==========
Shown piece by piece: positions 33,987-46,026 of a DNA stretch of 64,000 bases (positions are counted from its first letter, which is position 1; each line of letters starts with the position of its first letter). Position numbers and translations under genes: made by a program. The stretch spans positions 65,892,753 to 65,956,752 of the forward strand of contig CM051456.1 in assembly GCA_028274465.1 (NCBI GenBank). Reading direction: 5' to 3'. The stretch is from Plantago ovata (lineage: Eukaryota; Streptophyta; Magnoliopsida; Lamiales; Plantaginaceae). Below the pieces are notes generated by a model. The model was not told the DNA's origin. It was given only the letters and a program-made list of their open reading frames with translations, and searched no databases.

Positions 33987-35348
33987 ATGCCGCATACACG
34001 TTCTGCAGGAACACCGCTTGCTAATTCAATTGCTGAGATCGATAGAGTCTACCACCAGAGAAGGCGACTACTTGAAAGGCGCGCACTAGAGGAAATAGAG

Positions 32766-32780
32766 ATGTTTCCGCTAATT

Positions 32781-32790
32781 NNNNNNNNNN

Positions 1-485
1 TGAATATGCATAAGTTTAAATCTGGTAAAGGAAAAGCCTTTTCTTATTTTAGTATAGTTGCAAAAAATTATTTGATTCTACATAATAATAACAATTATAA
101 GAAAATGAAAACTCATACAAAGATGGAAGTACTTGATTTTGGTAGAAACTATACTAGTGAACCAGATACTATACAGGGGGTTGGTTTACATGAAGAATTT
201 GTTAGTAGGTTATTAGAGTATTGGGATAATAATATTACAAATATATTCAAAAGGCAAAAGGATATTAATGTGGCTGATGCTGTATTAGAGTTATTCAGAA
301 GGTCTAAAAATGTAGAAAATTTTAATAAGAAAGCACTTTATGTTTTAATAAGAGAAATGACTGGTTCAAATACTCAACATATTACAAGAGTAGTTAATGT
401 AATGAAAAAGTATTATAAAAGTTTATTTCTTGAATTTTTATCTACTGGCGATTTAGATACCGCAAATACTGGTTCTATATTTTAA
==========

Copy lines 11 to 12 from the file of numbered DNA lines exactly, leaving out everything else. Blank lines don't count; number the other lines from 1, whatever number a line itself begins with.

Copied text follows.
101 GAAAATGAAAACTCATACAAAGATGGAAGTACTTGATTTTGGTAGAAACTATACTAGTGAACCAGATACTATACAGGGGGTTGGTTTACATGAAGAATTT
201 GTTAGTAGGTTATTAGAGTATTGGGATAATAATATTACAAATATATTCAAAAGGCAAAAGGATATTAATGTGGCTGATGCTGTATTAGAGTTATTCAGAA